Silence Saves Lives - A Quiet Place (REVIEW)

Silence Saves Lives - A Quiet Place (REVIEW)

written by Jacob Chimilar

John Krasinski is probably best known for Jim Halpert in The Office, and to see him go from that to directing a thriller starring him and his wife Emily Blunt was something I don't think anyone would have expected. In the last few years we have gotten films like Lights Out and Don't Breathe where sight and sound have been the things that get you killed. A Quiet Place takes that concept and crafts something with more emotional heft than either of those films.

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This is a film, like all great horror thrillers, that has such a strong grip on the viewer that when seen with a big audience amplifies the stakes. I was in a relatively packed theatre and the way this film through the essential need of silence and deliberate slowness of movement captivated the audience and built up a tone that was utterly menacing. Very few movies I have seen have been able to capture that feeling and have it stay there. There are no fake outs, no over the top jokes in attempts for levity or extreme acts of despair to give them something to cry about. It's a story of survival and watching a family work together to stay quiet, protected, fed and entertained amidst an ever present threat. The way this is accomplished is not through lengthy exposition but instead having clues laid out and scenarios arise that reveal the necessity for the things they have in place. It's smart, deliberate and well executed in every sense. The darker rustic tones of the film mixed with the fall setting bring about a grim cool feeling, the sparse music and fluid camera movements fits in with the life these people are leading. The camera is an observer that allows scenes to breath and move with it's fluid tracking. It is so important in these films because it gives a better sense of being there than a Steadicam or handheld shot thanks to the ability to go from fluid to still in the same shot without mentally breaking that tension with a cut. That ability is something our eyes can naturally achieve, and what the likes of Hitchcock and Spielberg have used so effectively in their careers in building up the atmosphere and tension and Krasinski uses this to full effect.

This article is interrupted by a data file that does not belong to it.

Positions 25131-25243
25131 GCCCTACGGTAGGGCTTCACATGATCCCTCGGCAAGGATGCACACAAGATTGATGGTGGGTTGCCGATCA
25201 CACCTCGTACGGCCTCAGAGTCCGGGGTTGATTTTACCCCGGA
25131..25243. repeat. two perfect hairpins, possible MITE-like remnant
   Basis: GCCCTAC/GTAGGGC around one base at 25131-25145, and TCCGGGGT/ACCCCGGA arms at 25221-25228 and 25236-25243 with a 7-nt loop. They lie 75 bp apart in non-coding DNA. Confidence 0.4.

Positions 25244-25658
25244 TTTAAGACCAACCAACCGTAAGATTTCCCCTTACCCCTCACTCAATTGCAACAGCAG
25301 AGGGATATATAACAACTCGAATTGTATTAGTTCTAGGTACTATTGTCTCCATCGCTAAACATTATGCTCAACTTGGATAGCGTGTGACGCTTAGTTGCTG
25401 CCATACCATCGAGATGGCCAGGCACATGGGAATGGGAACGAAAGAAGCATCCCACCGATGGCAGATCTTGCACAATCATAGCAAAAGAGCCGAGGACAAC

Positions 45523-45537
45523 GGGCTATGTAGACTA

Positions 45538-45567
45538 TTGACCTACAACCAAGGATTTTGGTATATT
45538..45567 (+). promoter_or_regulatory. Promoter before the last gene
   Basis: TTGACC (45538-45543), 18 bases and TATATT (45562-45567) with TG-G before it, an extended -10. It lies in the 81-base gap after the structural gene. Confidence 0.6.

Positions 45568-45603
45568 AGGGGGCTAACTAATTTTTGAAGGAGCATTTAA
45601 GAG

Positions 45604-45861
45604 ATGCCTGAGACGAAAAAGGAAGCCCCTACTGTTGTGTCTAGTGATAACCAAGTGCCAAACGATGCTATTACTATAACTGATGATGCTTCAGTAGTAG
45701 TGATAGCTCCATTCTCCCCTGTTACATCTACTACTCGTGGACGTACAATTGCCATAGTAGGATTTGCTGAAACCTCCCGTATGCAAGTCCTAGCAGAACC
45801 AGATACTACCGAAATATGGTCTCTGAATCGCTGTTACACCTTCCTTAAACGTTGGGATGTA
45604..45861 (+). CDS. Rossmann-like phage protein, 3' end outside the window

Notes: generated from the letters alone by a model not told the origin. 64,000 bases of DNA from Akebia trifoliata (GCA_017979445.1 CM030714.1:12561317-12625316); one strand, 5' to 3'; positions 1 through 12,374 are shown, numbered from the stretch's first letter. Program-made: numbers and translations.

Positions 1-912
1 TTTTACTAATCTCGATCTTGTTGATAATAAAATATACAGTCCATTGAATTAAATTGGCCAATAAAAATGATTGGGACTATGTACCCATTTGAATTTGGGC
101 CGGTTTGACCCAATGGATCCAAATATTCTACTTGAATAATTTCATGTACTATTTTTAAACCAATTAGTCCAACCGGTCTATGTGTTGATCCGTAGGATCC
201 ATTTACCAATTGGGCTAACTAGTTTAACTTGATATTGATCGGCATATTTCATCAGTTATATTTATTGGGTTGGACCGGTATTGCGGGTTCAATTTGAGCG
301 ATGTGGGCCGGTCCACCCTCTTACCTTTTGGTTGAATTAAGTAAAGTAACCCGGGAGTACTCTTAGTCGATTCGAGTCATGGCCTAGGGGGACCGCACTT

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When it comes to the acting in the film, especially with kids, the less they speak the better they can be. Millecent Simmonds is a stand out as Regan, Lee and Evelyn's  (John Krasinski and Emily Blunt) daughter who is deaf.  She herself is deaf and Krasinski found it imperative that a deaf actress play the character. This fact is beautifully communicated in the film at the start as we see things from each person's point of view as they sneak around a store, signing to one another and when it switches to her perspective the ambient noises are cut off. Her brother Marcus is played by Noah Jupe who embodies the scared younger brother who will do whatever it takes to stay quiet even if it means never leaving the house. The real stars are the ones ones you came to see, John as a protective caring father and Emily as the mother who keeps things going with and looks after the kids but also has to contend with the fact that she is pregnant and the time bomb that becomes. But like any great team, its the combination of all these actors that sell this tight knit loving, if slightly strained family and make you root for them to survive.

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A taught thriller is a hard thing to find, and one directed by a predominantly comedic actor is even rarer but A Quiet Place finds a tone and rides it so perfectly that you can't help but tense up, hold your breath and squirm in your seat as the events unfold. This is what people mean when they say a "Well-crafted film" the costumes, the sets, the cinematography, music, sound design, acting, everything all comes together to tell a cohesive and frightening story about a family who loves each other and will do what it takes to survive.

FINAL SCORE

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A

A thrill ride worth shouting about

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